Tuesday, August 17, 2004
The Machine Stops
I've recently been pointed to E.M. Forster's short story "The Machine Stops". A dystopic vision of the future, that, in the grand tradition of showing us where unbridled extension of current technology will lead us if we are not vigilant, puts humans in isolation chambers under the earth.
A copy of the story can be found here.
I find it interesting that the person on whose page this appears gives Forster credit for some things that Forster gets the general spirit of, but nowhere near the general implementation of, making it difficult to credit him for specific visions like email (pneumatic tubes not really being the same; more being the "Super Now" of the existing postal service). This feels much like crediting predictions to Nostradamus, or psychics by choosing the parts where they are right, ignoring the parts where they are wrong, and assuming the details.
I think the central flaw in this, and similar isolationist visions of the future, is the denial of Man's social nature. Sure, people like me wouldn't mind living, to an extent, in a chamber where all our needs are met, but self described "people people" (of which there are a great many), would just never be comfortable not being in the real presence of other people. The ability to shake hands, clap shoulders, and the like are still fairly fundamental to the existence of most of us.
It has long been my feeling that the Internet will be the new mechanism by which we form our modern tribes. It will help us find those people that compliment us well, and while some of this interaction will be virtual, a physical component will still be required lest the interactions feel, for all their projected reality, like that of a pen pal.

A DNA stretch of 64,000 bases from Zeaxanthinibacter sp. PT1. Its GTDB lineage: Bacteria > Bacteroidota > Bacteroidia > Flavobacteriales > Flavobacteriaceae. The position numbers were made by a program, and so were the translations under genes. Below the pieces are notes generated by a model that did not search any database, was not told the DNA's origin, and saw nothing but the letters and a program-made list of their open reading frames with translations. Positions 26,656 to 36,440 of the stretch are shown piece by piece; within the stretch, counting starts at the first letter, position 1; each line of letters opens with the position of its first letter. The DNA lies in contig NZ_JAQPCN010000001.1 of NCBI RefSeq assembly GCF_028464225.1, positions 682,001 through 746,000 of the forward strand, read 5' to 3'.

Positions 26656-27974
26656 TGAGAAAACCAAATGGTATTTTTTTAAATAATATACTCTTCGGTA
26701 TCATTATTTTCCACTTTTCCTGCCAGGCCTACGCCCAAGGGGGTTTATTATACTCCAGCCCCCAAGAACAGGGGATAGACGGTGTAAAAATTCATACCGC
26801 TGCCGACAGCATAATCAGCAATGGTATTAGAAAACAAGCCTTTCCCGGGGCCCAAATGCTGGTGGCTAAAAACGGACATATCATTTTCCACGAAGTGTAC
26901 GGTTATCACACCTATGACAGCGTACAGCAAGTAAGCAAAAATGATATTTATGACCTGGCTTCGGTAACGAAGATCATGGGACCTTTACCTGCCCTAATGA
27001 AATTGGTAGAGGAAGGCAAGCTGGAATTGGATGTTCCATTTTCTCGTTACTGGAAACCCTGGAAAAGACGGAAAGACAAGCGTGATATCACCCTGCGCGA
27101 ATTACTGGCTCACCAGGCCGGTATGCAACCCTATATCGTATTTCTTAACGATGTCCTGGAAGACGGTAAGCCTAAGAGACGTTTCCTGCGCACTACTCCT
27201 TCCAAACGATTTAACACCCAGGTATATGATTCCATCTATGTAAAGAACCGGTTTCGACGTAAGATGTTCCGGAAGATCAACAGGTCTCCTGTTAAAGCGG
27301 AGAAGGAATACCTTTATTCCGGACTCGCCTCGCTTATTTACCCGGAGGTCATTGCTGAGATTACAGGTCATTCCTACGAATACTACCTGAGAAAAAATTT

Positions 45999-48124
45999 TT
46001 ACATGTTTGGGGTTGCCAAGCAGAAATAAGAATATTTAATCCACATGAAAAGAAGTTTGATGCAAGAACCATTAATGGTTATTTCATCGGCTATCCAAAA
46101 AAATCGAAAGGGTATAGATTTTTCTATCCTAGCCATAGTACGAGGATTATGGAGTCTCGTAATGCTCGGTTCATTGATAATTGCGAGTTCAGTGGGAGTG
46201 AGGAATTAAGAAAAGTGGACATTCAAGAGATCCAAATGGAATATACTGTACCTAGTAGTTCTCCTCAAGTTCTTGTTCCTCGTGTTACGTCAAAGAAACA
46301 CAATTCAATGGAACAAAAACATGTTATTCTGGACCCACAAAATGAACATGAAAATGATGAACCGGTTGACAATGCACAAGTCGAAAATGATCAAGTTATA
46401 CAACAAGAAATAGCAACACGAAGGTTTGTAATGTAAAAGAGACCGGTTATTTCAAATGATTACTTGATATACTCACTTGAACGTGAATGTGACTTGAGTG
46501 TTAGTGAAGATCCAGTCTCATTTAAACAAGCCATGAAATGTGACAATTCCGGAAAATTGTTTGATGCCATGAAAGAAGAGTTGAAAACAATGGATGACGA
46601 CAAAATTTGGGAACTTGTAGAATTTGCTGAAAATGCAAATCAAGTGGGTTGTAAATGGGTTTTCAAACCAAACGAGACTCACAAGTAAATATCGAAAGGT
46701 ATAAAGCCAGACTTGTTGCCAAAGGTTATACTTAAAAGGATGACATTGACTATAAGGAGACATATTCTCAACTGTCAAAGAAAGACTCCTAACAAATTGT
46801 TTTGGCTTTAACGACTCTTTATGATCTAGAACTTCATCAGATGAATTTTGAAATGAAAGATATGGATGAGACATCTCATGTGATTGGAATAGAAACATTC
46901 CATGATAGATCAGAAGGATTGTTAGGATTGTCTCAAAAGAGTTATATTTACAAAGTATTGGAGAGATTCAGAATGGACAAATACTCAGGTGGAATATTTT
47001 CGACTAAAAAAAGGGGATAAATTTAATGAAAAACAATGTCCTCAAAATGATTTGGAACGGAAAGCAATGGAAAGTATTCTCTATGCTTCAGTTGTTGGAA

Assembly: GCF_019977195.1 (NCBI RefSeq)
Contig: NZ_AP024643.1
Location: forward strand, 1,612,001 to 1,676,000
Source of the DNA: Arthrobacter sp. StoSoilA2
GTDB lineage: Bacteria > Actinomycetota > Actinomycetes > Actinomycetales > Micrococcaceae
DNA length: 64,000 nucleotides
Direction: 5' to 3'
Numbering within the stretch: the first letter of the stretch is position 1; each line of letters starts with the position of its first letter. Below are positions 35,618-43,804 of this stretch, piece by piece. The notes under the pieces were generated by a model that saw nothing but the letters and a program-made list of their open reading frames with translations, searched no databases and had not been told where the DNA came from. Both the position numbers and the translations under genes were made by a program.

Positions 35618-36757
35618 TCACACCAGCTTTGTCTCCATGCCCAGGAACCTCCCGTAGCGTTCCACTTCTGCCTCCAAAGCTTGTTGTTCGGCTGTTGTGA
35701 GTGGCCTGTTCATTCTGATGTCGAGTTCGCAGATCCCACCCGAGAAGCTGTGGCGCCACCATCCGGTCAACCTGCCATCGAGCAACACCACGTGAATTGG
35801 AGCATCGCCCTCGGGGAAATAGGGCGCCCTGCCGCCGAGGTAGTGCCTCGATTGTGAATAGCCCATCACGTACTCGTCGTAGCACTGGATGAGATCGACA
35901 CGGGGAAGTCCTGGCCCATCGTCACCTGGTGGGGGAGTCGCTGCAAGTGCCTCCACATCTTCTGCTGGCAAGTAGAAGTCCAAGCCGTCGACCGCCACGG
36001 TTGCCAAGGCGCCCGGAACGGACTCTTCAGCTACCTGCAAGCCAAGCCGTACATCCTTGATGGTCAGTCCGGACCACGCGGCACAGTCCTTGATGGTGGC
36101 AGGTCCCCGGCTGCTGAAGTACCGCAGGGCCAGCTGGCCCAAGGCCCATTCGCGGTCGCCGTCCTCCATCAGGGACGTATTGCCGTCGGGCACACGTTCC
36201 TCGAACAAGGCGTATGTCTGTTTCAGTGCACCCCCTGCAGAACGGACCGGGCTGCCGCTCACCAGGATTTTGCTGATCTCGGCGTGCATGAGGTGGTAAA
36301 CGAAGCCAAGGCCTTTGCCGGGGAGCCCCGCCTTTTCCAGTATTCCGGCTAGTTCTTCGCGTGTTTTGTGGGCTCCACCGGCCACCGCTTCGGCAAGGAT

This story would seem to be a vehicle by which the author examines what it is to be human, rather than a likely outcome of human events. What is the likelihood of people continuing to have children if there is nothing in it but the burden of carriage and birth, the duties thus ceasing? Unlikely indeed.
Comfort is not man's primary desire, or at least not for all men, or even, likely, most. Exploration, the pushing of some sort of boundary (be it physical or mental), is far more fundamental.
What I think is lacking from visions of the future of this sort, is how, exactly, we get into such a place. Surely there would be factions wildly opposing a machine-enabled existence, or those who would prefer living topside regardless the risk. There would be people concerned with losing the fundamental freedoms on which the US (among others) was founded. We see this daily already. This vision, and those like it, require either some sort of cataclysmic event (for which there can be no planning), or that society is, on the whole, ignorant, or worse, passive. It is my experience with the latter that, for good or ill, people are rarely passive.
It is because we so readily identify with the son of the main character that this story is unlikely to happen.
Perhaps most damning, in my opinion, of this particular vision of the future, is that the INTP, exactly the sort who might well be suited to living in chambers physically isolated from the world, but virtually plugged it, these types of people are exactly those kinds of people who would be "lecturing" on how the machine worked. Picking it apart. Reading the manual. Tinkering with the way it works. Envisioning a better, more powerful version of it. The knowledge of the machine would most certainly not die as in the story, although, perhaps, the ability to actually perform the fixes might.